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Pyroclastic density currents (PDCs) are the most dangerous hazard associated with explosive volcanic eruptions. Despite recent advancements in the general understanding of PDC dynamics, limited direct observation and/or outcrop scarcity often hinder the interpretation of specific transport and depositional processes at many volcanoes. This study explores the potential of sequential fragmentation / transport theory (SFT; cf. Wohletz et al. 1989), a modeling method capable of predicting particle mass distributions based on the physical principles of fragmentation and transport, to retrieve the transport and depositional dynamics of well-characterized PDCs from the size and density distributions of individual components within the deposits. The extensive vertical and lateral exposures through the May 18th, 1980 PDC deposits at Mt. St. Helens (MSH) provide constraints on PDC regimes and flow boundary conditions at specific locations across the depositional area. Application to MSH deposits suggests that SFT parameter distributions can be effectively used to characterize flow boundary conditions and emplacement processes for a variety of PDC lithofacies and deposit locations. Results demonstrate that (1) the SFT approach reflects particle fragmentation and transport mechanisms regardless of variations in initial component distributions, consistent with results from previous studies; (2) SFT analysis reveals changes in particle characteristics that are not directly observable in grain size and fabric data; (3) SFT parameters are more sensitive to regional transport conditions than local (outcrop-scale) depositional processes. The particle processing trends produced using SFT analysis are consistent with the degree of particle processing inferred from lithofacies architectures: for all lithofacies examined in this study, suspension sedimentation products exhibit much better processing than concentrated current deposits. Integrated field observations and SFT results provide evidence for increasing density segregation within the depositional region of the currents away from source, as well as for comparable density-segregation processes acting on lithic concentrations and pumice lenses within the current. These findings further define and reinforce the capability of SFT analysis to complement more conventional PDC study methods, significantly expanding the information gained regarding flow dynamics. Finally, this case study demonstrates that the SFT methodology has the potential to constrain regional flow conditions at volcanoes where outcrop exposures are limited.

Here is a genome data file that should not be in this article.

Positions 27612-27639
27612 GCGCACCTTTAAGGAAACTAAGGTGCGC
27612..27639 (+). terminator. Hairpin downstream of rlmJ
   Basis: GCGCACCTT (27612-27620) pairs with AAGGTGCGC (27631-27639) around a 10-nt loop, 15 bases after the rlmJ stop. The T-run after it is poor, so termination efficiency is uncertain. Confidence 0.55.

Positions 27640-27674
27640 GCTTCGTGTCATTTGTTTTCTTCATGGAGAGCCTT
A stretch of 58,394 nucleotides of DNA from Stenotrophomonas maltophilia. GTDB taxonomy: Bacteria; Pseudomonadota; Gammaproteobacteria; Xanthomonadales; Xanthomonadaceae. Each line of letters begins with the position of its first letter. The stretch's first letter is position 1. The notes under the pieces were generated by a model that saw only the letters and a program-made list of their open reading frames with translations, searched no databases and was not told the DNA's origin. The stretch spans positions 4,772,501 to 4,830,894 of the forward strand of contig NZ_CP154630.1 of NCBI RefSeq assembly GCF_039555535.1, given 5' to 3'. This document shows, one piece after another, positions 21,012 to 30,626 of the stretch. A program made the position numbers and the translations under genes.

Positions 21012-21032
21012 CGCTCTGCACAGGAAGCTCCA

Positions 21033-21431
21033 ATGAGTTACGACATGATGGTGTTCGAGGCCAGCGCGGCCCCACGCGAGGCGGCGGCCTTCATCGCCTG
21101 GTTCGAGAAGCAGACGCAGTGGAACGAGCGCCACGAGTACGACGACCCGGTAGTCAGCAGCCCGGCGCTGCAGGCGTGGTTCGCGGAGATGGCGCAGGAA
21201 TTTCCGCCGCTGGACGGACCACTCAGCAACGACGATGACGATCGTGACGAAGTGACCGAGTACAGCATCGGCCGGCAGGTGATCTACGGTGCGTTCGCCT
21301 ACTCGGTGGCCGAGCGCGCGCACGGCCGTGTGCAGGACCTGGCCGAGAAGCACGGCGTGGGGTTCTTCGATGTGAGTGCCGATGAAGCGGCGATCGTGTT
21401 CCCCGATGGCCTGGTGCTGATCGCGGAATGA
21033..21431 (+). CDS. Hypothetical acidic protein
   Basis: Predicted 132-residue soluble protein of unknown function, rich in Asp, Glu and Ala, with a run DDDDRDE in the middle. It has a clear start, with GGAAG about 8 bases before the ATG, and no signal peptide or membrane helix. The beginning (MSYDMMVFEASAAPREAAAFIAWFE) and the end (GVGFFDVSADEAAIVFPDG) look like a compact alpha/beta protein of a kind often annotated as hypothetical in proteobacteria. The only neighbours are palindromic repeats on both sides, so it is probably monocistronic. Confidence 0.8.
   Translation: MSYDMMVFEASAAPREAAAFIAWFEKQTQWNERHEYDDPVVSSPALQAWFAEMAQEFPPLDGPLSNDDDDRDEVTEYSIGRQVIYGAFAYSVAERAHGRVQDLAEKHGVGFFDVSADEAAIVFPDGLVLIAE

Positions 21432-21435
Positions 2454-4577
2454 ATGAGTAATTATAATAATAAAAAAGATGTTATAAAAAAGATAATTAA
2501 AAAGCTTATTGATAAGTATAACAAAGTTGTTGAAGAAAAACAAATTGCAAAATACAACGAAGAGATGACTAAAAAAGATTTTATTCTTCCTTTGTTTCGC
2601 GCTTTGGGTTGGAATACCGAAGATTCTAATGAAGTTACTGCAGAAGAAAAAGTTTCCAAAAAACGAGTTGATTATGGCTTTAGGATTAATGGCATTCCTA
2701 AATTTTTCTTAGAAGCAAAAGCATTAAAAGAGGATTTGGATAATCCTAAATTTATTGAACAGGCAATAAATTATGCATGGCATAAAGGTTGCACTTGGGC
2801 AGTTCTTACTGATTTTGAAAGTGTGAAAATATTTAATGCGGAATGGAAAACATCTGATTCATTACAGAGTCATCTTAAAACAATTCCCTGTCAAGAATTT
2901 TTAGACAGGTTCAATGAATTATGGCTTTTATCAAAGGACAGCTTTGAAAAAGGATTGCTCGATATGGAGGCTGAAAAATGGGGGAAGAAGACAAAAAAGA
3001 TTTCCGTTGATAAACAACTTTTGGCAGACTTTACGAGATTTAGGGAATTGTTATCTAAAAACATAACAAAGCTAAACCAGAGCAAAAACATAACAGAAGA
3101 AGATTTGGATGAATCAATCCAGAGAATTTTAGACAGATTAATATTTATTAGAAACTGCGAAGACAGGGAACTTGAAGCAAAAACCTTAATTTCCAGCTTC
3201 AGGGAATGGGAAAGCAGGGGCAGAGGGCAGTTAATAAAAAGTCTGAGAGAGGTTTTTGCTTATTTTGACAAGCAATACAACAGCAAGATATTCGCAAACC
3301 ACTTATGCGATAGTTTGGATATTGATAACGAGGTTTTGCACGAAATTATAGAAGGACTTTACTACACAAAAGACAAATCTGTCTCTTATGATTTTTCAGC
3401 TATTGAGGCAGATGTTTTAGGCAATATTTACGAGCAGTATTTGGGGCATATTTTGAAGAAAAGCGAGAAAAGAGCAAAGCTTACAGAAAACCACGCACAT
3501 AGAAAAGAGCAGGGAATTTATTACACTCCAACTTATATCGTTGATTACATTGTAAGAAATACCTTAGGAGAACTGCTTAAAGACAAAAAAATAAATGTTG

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NOTICE: this is the author’s version of a work that was accepted for publication in Journal of Volcanology and Geothermal Research. Changes resulting from the publishing process, such as peer review, editing, corrections, structural formatting, and other quality control mechanisms may not be reflected in this document. Changes may have been made to this work since it was submitted for publication. A definitive version was subsequently published in Journal of Volcanology and Geothermal Research, Volume 275, (2014). DOI: 10.1016/j.jvolgeores.2014.01.016